I realise I’ve only recently bombarded you with pictures from a trip to Lyon and now I’m about to whack you over the head with another rash of snaps, this time of beautiful Barcelona. But before anyone’s staightjacketed inner globetrotter gets their knickers in a funk, I would like to assure you that your travel envy is (sadly!) misplaced: I’ve not left Toledo so far this year. Until those two trips, that is, both of which happened in the very same week. Madness! Lyon was a last-minute jaunt with a good friend who’s about to leave the country, and the reason I went to Barcelona was to meet up with a dear friend from London. This was, in fact, my first ever visit to Catalonia.
And, if it makes you feel any better, I came back with a stonking cold and a severe case of conjunctivitis. My eyes swelled up so bad, I had to turn off Skype for two days – I was just too afraid my mum would see me in this state!
Here are my only two OK-ish pics from inside Sagrada Familia:
A bit more Gaudi, this time from Parque Güell:
We took a ride up to Montjuïc in the cable car, an installation that can only be described as an ill-conceived disaster.
It was not a busy day. The queue of people in front of us was deceptively short. Nevertheless, we had to wait nearly an hour to be herded into the lift. There is only one single little lift that accommodates ten people. The outside waiting area is bereft of shade, and even though it wasn’t a particularly hot day, we got sweaty and uncomfortable, not to mention a tad cranky. How does this work in the summer at 30+ degrees C, 85% humidity, with lines three or four times as long?! People must be collapsing like dominoes. Is there a fleet of ambulances ready and waiting to cart them off?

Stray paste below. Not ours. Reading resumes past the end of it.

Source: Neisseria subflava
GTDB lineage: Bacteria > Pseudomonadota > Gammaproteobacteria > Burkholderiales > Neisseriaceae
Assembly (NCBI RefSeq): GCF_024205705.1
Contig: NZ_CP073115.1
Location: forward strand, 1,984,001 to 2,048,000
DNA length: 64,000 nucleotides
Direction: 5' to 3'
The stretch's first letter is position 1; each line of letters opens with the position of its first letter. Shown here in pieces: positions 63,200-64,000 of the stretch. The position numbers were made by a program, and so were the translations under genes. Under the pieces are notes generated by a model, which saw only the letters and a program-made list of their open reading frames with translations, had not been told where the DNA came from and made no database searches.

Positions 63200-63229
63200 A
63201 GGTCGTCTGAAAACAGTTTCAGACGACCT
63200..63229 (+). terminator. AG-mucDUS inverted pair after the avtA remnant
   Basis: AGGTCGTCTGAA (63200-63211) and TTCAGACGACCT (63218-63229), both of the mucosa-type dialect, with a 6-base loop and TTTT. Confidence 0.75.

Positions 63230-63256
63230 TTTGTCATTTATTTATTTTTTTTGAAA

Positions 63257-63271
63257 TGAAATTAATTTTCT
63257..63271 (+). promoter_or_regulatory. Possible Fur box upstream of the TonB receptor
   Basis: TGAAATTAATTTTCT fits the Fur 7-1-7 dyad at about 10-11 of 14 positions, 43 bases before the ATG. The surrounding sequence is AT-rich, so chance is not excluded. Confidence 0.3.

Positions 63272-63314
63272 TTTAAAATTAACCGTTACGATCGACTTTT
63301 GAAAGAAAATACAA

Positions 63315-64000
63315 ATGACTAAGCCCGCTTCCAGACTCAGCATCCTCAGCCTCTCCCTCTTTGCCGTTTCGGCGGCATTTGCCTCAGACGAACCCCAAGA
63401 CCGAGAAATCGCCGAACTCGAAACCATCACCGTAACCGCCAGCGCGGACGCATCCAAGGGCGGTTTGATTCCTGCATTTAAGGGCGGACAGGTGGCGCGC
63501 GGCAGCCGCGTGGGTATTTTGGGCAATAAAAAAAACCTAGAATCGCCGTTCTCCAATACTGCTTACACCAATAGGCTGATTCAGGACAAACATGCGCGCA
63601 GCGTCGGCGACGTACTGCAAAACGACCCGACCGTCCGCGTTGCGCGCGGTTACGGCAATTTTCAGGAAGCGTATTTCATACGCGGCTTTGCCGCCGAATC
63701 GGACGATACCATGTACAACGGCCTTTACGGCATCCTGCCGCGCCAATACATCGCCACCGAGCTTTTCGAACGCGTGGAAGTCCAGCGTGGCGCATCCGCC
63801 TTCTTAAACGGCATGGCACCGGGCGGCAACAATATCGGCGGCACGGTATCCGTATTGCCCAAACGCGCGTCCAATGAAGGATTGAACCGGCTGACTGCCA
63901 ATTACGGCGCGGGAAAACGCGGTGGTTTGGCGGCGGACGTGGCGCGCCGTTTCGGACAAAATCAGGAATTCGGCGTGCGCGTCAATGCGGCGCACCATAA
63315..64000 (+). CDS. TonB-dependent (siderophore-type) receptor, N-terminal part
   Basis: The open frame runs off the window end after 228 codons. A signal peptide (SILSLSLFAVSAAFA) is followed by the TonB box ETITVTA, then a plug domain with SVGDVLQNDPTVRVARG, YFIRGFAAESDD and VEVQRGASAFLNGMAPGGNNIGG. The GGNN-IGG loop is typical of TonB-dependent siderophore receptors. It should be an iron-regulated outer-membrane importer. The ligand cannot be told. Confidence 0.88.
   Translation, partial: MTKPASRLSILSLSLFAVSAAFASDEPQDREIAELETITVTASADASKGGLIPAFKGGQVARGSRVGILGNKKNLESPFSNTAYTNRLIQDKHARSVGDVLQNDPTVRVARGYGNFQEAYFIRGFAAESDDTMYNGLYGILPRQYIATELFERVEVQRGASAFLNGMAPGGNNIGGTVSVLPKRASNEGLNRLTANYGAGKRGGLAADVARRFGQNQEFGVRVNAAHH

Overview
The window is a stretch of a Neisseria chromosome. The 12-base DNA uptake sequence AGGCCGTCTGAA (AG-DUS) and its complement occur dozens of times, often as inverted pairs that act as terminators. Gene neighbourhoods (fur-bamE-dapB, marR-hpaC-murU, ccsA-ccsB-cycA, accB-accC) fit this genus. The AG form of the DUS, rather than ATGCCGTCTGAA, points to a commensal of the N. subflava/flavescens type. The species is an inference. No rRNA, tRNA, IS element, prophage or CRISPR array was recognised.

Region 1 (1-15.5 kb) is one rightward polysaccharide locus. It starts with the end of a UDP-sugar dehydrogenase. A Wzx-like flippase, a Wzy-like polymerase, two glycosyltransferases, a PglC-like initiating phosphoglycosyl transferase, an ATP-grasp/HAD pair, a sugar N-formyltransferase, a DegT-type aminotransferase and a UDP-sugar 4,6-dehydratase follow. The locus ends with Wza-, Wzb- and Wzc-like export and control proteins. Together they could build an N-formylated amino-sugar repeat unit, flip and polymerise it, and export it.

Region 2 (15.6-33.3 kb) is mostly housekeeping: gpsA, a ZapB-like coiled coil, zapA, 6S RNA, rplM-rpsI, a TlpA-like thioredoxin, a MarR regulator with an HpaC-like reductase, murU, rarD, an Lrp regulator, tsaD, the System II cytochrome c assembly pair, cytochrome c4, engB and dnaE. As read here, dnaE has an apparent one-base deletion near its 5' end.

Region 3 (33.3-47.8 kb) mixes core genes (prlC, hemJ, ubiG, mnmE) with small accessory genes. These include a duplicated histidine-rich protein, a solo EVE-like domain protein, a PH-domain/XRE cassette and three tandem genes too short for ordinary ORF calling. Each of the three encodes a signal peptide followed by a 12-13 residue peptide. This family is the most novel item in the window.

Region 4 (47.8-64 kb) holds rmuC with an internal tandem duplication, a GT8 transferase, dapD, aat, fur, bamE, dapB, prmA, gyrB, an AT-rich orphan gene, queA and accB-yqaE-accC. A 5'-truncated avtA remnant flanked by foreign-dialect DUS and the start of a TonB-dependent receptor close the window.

Once you get to the top of the tower, there is yet more waiting before they let you get onto the cable car. You might think that the wait would be a prime opportunity to take some great pics, since the platform is encased in glass. But no. The window panes are filthy, every inch covered in greasy finger prints, toddler snot and soft drink splatters. I don’t think they’ve been cleaned, ever, on either side!
The carriage itself holds about 20-30 people, but moving around and enjoying a 360-degree bird’s eye view of the city isn’t an option. You’re packed in like pilchards. My friend and I ended up standing on the “bad side”, of course.
The ride is a short one, a mere few minutes, and once you reach the café on top of the hill, you do actually get a breathtaking view of Barcelona. A jug of sangria helps considerably to mellow the experience. Luckily, there’s no need to take the cable car on the return journey – you can walk back down into town very comfortably.
The main problem seems to be this: There are only TWO cable cars. One each way. There should be at least six of the damn things. Who thought this out?! WHO?!? I want that man, I want him tied to his harebrained creation by the balls, and, above all, I want him to re-do his fucking engineering degree in Germany. How can such a great idea turn into an epic fail? End of rant.
Where’s the cake?! Well, there was no cake. Yes, you read that right. No Cake. I and my partner in crime went on a daily chocolate binge instead. We are a diligent pair. Barcelona is full of artisan chocolate shops. There’s no pictorial evidence of our collective sins, though, because my camera does not care for chocolate. No matter how handsome the morsel, it ends up looking like a turd in each and every photo.